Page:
After tent camping our way across the west, Ryan was tired of setting up a tent site every night and breaking it down every morning. We’d decided to give car camping a go, to make the process easier (and to keep us a little warmer at night, too).

The only flaw in this plan was that our car is FULL of stuff. Camping equipment, clothes, food — all the accouterments of six weeks on the road. So, a bunch of it had to go outside. We neatly stacked our bins and coolers at the campsite and tucked ourselves into the Tahoe.

We should have known better. We had seen fat, unafraid raccoons in the campsite before we turned in, but we thought our equipment was sturdy enough to keep them away.

We were wrong.

Three times in the night we were awakened to the sound of furiously scratching claws and terrifying hisses as three raccoons battled for our food.  When we finally dragged ourselves out of bed to make sure they weren’t being successful, we found they managed to get their wretched arms into a bin. Unable to actual pull anything out of it, contented themselves with shredding a loaf of bread. However, they also got the cooler open, tearing into Ryan’s brats — one of them even opened and licked clean a container of Greek yogurt. (Doubtless he required the protein to fuel him for further ravaging.)

Rocket-Raccoon-in-Guardians-of-the-Galaxy-international-trailer

We finally pulled ALL our belongings into the front seat of the Tahoe, wedging coolers and bins in true clown car fashion. The raccoons returned a couple more times (at one point, one perched himself on the bumper of the car not six inches from our heads) but eventually they got bored and left. (“Eventually” being around 3:00am.)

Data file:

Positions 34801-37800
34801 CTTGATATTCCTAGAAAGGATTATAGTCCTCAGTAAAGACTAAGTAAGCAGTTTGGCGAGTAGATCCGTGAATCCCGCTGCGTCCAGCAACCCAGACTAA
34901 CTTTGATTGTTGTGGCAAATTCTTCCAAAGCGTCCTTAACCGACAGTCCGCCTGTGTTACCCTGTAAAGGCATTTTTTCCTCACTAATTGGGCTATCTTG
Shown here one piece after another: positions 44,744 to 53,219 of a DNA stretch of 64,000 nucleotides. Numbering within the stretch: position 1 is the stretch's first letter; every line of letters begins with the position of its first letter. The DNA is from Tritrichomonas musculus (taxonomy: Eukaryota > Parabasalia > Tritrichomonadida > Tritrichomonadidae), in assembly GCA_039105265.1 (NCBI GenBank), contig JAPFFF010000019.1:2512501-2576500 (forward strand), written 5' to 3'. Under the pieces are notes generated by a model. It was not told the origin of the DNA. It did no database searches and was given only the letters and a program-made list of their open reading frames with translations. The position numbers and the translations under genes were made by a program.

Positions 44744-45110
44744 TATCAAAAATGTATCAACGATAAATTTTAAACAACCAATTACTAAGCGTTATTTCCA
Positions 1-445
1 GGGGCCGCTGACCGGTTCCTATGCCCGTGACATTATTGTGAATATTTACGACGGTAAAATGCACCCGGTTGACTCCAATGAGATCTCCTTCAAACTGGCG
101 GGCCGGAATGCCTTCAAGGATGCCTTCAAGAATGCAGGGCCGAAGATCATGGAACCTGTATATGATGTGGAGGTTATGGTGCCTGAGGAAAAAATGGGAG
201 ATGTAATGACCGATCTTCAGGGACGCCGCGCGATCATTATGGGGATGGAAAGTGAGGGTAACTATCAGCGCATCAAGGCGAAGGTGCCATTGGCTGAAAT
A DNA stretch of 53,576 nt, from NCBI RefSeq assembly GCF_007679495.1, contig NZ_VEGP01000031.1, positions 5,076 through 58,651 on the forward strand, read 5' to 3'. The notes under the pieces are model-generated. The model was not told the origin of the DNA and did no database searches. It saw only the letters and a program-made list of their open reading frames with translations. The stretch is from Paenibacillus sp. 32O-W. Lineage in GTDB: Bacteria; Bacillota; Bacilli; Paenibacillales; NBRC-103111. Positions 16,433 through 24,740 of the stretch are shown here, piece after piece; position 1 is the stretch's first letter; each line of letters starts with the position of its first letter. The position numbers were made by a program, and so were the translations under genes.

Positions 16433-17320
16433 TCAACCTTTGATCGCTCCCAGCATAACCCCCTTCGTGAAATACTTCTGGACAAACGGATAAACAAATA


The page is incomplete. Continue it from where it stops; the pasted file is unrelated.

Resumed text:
The next morning we were awakened to the sound of a Coast Guard helicopter hovering over our campground. Apparently Washington has some of the most dangerous coastline in the west, so it’s popular training ground for the Coast Guard.

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When Ryan headed down to the beach to check it out, he discovered this awesome driftwood shelter, big enough inside for 2-3 people.

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We packed up camp, and headed into town (Long Beach, Washington) to get a little work done at a cute coffee shop, Long Beach Coffee Roasters.

We contemplated returning to Cape Disappointment for another night, since we hadn’t taken much time to explore the park and the beach, but I couldn’t bear the thought of facing the raccoons again. So instead we drove about 45 minutes south, just over the border into Oregon, to Fort Stevens State Park. (I think this means the raccoons won.)

Once our campsite was set up, we headed down to the beach  just under a mile from our site. This is the wreck of the Peter Iredale, a ship that ran aground in 1906 on its way to Portland. Yes, those are two dudes chilling and reading books on it. I hope they’ve had their tetanus shots.

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Ryan was pretty excited because you’re allowed to drive your car on the beach here!

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And then we enjoyed a gorgeous West Coast sunset on the beach!